Authorities' responsiveness to risksDealing with stress in the financial system: Supervisors and central banks need to increase their cooperation and information exchanges, including assessments of financial stability risks.
Dealing with stress in the financial system: Central banks need to effectively provide liquidity when the financial system is under stress. In addition, authorities should strengthen arrangements for dealing with weak and failing banks, domestically and across borders.
As has been demonstrated by the sub-prime crisis, international markets have not decoupled from the U.S.--on the contrary, securitization spread risk and reward internationally. Many of the financial institutions most affected by the sub-prime mess are multinational, and better regulatory coordination among the nations at interest should be welcome. Still, another layer of regulation means more bureaucracy. Paulson's efforts to clear (or at least rearrange) the deck with respect to some U.S. financial regulation is perhaps in recognition of the fact that international or supranational regulation will take on greater prominence with globalization--the result is not so much a net decrease in regulation (not for most larger public companies, at least), but a relative increase in international regulation and (hopefully) a slight decrease in overlapping domestic regulation.
UPDATE: The Basel Committe has also just come out with proposals for tighter regulations on banks; see report here.
Posted by: Paul Rose
New "Best Practices" Guidelines for Hedge Funds
A group of hedge fund managers, backed by treasury Secretary Hank Paulson, have just published a "Best Practices Guide" of hedge funds. The Guide contains the expected -- more transparency and better internal valuation of assets. Although the Guide is voluntary it could soon be part of the contractual obligations of the industry as hedge fund clients and counterparties may demand that the Guide's directors be included in their contracts. One should not that the present economic crisis has hit the brokerage houses and investment banks much harder than hedge funds. Given all the caterwauling about hedge fund risk taking in the past year or so, it should be well noted that it is not hedge funds that have proven to be the most vulnerable to the credit crunch.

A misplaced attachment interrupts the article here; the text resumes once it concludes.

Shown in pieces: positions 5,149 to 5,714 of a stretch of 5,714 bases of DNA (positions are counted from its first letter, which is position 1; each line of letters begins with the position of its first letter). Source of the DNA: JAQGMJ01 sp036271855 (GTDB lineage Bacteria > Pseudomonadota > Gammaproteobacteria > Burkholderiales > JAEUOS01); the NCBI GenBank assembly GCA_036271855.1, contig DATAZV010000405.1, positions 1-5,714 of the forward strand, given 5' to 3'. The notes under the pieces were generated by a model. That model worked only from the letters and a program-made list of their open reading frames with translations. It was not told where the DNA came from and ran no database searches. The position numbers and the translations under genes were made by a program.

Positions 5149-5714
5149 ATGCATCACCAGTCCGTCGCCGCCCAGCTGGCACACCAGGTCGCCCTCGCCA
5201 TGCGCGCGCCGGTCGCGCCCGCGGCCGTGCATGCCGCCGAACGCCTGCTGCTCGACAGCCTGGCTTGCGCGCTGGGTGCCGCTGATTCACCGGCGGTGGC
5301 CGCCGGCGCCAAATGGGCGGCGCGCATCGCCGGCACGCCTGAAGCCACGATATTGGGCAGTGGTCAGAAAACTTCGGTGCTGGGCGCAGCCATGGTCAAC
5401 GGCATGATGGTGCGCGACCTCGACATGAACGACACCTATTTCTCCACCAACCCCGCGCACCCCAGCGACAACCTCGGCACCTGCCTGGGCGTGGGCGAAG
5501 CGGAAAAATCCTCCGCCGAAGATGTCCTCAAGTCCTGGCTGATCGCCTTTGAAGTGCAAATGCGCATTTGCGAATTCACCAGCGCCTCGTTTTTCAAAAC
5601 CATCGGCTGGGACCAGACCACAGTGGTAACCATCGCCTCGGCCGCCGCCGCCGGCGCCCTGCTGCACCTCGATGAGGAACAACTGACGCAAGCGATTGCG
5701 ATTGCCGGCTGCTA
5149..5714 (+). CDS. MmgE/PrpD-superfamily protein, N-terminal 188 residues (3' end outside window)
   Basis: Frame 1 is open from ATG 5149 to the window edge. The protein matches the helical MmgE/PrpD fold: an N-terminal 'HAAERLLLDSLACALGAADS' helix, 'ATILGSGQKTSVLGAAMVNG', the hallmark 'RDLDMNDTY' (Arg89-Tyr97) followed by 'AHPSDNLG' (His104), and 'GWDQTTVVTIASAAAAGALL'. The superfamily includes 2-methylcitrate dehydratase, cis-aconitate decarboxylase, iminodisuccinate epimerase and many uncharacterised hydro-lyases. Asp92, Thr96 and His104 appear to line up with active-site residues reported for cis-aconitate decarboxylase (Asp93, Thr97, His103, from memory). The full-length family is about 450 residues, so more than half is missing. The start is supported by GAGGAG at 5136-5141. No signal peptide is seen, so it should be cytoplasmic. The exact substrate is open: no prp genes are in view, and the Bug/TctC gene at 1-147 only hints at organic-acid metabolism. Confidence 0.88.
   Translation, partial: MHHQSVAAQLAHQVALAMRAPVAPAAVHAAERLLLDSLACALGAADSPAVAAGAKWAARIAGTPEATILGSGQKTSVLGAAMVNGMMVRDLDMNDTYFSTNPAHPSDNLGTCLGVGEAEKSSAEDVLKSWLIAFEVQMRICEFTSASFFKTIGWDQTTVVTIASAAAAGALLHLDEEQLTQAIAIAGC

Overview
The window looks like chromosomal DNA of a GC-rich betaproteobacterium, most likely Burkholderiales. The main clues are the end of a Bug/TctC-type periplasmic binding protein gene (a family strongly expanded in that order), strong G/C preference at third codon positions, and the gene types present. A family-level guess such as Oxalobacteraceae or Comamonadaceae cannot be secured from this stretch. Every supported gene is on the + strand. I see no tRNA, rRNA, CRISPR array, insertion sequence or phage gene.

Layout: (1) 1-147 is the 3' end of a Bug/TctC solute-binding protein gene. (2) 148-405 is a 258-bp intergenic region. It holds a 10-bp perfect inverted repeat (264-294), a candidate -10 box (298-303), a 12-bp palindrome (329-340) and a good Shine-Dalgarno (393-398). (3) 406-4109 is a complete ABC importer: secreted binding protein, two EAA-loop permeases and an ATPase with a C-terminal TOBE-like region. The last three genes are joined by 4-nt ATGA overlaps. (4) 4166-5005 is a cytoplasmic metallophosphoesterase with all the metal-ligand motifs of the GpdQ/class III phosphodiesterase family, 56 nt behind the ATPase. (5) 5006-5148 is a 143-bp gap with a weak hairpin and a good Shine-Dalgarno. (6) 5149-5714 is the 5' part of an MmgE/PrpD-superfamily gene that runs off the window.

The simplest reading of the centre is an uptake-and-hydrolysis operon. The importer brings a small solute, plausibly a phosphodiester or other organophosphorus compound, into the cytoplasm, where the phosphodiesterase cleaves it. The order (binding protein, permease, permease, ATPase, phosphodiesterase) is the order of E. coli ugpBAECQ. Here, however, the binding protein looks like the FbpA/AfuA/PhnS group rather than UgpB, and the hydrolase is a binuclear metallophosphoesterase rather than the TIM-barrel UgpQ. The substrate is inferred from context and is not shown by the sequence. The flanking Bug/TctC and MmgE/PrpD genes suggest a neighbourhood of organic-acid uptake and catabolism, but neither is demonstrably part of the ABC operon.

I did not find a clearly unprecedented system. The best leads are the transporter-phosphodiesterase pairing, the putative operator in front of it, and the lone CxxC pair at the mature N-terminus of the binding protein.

Another Large Airline Merger
On Monday, Delta Air Lines reached an agreement to take over Northwest Airlines. Delta said the combined airline will have an enterprise value of $17.7 billion and over $30 billion in revenue placing it ahead of Fort Worth, Texas-based American Airlines for the top spot in the U.S. Headquarters will be in Atlanta, and Delta CEO Richard Anderson will lead the combined company. The parties will have to convince the Justice Department that the merger, creating one of the world's largest airlines, is not ant-competitive. Arguments may include a dual "failing company" defense -- each of us would fail if left alone. How two struggling companies can combine to make a healthy one is always a question. I suppose two drunken sailors could lean against each other and hold each other up.
April 15, 2008
Sorkin's Interview with Stephen A. Feinberg
Sorkin, noted business columnist for the New York Times, has ripped Stephen A. Feinberg, founder of Cerberus Capital Management, for being "cold and ruthless." So, Feinberg, following the dictates of modern public relations specialists, did penance and invited Sorkin in for a rare media interview. Feinberg's offense? He noted that returns for investors did not necessarily mean Chrysler would survive in its present form -- that he his task was not to be a "hero." Well how cruel and heartless. In any event, Feinberg called in Sorkin and fell on his sword. He noted his "national responsibility" for "American manufacturing" and that he was uncomfortable as a student at Princeton ("I should have gone to a public school"). Sorking loved it of course. If I was an investor in Cerberus, which I am not, I would have hated it --- either he does not mean what he says or he does -- both are a problem.
Israel, Founder of Bayou Group, a Hedge Fund, Goes to Jail